Common Hearing Aid Issues and Their Solutions

  1. Hearing Aid Batteries

Hearing aids are a common treatment for people who suffer from hearing loss but like any other hardware, they are susceptible to technical problems. Many people are not aware of how to fix some of those issues, so they end up discontinuing use of the hearing aids. Here are some common hearing aid issues and what you could do to solve them.

Weak sound

If you are having an issue with your hearing aids sound, you must first examine your device. Try checking if your dome is clogged with earwax and if it is, have it replaced. If your hearing aid is open fit, examine your tube to check for the earwax. Ensure that the tube does not have blockages, cracks, or moisture. This could be blocking sound from effectively reaching your ear. Adjust the volume using the remote control or the volume control wheel if your hearing aids are manual. Your hearing might also have changed if it has been a while since your last evaluation. Schedule a hearing test with a professional for reevaluation. They might need to change your hearing aids to accommodate any changes in your hearing loss.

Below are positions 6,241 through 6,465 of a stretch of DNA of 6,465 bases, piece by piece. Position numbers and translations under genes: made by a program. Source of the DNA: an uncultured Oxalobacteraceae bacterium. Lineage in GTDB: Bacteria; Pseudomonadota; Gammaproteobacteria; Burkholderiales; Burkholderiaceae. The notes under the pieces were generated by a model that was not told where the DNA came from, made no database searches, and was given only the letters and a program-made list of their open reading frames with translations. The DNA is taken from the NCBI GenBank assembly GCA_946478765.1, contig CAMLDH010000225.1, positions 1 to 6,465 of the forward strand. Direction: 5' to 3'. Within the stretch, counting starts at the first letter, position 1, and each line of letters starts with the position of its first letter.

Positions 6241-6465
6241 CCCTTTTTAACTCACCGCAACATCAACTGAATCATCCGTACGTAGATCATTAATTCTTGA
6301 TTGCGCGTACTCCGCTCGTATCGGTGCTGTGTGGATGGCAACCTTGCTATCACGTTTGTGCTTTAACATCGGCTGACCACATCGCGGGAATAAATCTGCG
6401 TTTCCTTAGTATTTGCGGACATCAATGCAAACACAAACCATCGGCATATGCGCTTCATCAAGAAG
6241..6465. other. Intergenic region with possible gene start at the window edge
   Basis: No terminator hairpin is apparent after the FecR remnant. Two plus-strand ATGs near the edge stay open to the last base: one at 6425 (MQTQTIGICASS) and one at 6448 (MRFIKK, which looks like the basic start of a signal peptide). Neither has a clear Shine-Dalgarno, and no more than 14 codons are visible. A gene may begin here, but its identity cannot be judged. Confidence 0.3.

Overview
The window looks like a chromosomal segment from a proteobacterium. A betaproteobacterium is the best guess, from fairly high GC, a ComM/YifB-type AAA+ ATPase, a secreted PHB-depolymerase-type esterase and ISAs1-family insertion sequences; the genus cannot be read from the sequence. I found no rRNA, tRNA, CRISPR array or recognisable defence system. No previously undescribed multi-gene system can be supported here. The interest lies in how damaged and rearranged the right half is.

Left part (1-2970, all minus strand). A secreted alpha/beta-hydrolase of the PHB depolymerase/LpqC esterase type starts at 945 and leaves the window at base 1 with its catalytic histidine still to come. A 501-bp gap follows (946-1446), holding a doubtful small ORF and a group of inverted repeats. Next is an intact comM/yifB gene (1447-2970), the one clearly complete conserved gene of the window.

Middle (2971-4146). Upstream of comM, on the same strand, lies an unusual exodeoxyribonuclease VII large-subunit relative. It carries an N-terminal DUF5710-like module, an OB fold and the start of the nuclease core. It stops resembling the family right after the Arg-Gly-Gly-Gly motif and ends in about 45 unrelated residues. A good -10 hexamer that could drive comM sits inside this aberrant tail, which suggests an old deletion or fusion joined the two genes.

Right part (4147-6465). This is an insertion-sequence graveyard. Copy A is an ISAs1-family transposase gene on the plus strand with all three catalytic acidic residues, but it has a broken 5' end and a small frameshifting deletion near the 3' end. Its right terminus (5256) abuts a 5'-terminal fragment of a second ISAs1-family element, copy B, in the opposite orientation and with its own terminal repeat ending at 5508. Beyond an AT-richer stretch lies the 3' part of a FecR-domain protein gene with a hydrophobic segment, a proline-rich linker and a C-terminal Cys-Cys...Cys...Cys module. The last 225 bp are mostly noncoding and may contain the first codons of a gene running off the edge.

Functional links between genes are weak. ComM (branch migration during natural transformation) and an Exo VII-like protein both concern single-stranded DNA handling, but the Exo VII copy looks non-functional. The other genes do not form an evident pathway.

Amplified sounds

When you start using hearing aids, some sounds like chewing and swallowing might seem amplified at first. Take time to adjust to these sounds. If after a month of use the sounds are still uncomfortably loud, have your settings changed. If you start to notice an echoing sound, it could be the settings on the ear-molds and air vents. If enough air is not getting to your ear canal, your ears get blocked, and this amplifies the sounds. If you suspect that this is the problem, speak to a hearing care professional to have the settings adjusted.

Batteries running out quickly

Batteries should last for a week on average. If you have a high degree of hearing loss, your batteries might run out faster because you need a more powerful function from your hearing aids. Frequent use of the Bluetooth function on your the aids also drains the batteries quickly. Batteries should, however, last a minimum of three days regardless of the mentioned factors. Battery type also influences the lifespan. If your batteries are running out after less than three days of use, have your device checked. You can also opt for hearing aids with rechargeable batteries so that you don’t have to keep replacing the batteries. If you do not want rechargeable batteries, you can extend the life of your batteries by keeping them away from moisture and metal objects.

If you try the tips mentioned and your hearing aids performance does not improve, visit Beltone Audiology. Ensure your hearing aids are well maintained. Proper maintenance keeps your devices at optimum performance with a long life and keeps your ear hygiene healthy.